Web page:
Thursday, August 31, 2006

Carey get out your cane

The story of my brief infatuation with Carey's prose goes like this: The Fat Man In History was just fine, improving on multiple re-readings. Bliss stretched the friendship almost beyond endurance, and about half way through Oscar and Lucinda as the church was floating down the river the whole edifice sank without a trace, never to be salvaged.

So it was solely with Booker completism in mind that I tackled Theft - only to be pleasantly surpised by the opening few paragraphs, which had a narrative clarity and urgency which recalled the finest moments of The Fat Man

But it was not to last. For half of Theft is a tale told by an idiot. As you might expect, then, it is full of sound and fury, but just doesn't signify. In alternate chapters Carey affects rather unconvincingly the voice of some mindless rural dolt from his (real) home town, Bacchus Marsh VIC, but it is the voice of an idiot more savage than savant. This complex and over-elaborate device rapidly becomes tedious, and slows the narrative down to a skin-crawl.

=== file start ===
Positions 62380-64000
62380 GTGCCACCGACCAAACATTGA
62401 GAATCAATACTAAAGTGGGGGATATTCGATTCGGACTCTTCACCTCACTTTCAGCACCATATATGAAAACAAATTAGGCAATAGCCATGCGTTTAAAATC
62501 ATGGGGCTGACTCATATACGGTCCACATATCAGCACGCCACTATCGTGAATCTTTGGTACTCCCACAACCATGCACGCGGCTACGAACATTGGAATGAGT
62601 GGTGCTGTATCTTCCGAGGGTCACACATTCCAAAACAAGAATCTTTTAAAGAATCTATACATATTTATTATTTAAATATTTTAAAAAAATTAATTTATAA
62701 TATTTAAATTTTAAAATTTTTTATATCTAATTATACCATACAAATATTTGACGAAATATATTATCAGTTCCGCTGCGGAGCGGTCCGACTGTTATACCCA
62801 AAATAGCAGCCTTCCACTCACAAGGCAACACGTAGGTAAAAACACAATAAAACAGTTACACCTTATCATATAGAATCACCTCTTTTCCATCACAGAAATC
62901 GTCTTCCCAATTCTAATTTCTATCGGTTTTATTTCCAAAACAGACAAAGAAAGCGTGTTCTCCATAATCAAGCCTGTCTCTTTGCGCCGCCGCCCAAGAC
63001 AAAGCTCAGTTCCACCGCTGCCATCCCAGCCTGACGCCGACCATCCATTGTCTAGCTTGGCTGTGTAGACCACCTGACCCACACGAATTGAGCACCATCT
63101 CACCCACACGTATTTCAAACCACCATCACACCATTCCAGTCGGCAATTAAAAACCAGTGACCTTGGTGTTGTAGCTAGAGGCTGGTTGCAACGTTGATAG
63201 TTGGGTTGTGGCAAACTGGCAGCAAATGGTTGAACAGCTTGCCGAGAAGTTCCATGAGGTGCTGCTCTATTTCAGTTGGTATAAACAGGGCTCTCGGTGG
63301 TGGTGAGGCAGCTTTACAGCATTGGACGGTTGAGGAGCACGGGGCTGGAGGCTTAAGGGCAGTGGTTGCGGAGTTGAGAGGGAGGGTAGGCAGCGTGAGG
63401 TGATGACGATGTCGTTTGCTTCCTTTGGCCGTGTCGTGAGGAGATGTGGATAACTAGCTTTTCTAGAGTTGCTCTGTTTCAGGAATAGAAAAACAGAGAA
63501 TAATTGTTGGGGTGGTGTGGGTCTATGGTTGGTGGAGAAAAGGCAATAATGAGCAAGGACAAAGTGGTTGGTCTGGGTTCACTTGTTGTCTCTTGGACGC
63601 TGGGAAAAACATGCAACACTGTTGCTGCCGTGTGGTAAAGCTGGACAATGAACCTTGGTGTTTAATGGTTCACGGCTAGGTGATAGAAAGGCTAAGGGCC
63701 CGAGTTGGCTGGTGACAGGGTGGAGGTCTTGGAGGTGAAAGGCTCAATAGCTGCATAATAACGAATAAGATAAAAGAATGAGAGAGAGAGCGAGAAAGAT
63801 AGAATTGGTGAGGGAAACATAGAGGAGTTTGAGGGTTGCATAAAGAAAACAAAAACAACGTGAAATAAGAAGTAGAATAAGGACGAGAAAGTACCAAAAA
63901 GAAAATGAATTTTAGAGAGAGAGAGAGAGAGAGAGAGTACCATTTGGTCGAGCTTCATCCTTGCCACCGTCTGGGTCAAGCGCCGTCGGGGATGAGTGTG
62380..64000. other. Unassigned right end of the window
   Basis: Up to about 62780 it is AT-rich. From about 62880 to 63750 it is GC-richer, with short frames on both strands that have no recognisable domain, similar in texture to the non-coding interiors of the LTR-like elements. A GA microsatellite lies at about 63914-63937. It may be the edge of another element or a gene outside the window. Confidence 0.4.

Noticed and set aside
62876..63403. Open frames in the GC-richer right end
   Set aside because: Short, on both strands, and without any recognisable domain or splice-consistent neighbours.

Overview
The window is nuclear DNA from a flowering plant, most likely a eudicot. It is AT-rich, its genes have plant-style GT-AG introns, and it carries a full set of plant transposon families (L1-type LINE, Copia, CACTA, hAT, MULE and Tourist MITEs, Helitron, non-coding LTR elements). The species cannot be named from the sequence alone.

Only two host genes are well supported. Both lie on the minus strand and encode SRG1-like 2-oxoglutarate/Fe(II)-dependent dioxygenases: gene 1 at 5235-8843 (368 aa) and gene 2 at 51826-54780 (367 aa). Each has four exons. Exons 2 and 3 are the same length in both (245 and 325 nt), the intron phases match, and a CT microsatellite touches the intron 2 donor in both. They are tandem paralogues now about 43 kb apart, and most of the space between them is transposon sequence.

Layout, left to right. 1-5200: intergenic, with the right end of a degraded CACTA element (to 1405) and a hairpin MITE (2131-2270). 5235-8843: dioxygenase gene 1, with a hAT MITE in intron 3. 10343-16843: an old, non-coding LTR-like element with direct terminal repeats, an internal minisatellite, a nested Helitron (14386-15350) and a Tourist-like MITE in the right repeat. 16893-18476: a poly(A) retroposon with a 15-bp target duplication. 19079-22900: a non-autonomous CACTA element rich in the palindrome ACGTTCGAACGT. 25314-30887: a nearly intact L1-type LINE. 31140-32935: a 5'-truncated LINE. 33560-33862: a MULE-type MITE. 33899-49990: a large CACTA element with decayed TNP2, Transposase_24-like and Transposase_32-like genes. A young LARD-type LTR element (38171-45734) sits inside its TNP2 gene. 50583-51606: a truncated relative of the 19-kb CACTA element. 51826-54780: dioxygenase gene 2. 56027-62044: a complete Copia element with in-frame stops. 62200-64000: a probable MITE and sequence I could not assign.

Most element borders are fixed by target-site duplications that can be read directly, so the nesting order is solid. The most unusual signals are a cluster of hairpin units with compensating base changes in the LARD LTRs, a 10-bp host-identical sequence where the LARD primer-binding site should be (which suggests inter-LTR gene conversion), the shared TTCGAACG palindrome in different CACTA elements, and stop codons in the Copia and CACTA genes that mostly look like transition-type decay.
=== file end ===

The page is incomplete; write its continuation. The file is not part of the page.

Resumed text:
Theft tries to be about art, and moral rights, and also as the subtitle implies about love. We don't learn more than we knew already about any of these subjects. Too many of the characters can be sketched on the back of an envelope - the too cute root, the rich drug addled scion, the nasty enigmatic art buyers... even Slow Bones the duffer brother reads like a gloss on Dostoyevsky's Myshkin, or Steinbeck's Lenny.

And the overbearing tweeness of the name-borrowing, the all-too-knowing phrases from popular song, the Condé Nasty travelogue and the slender sub-Grisham plot. Even at 279 double spaced large font pages, by half way through I was skimming Hugh's automatic/automaton writing and longing for the end...

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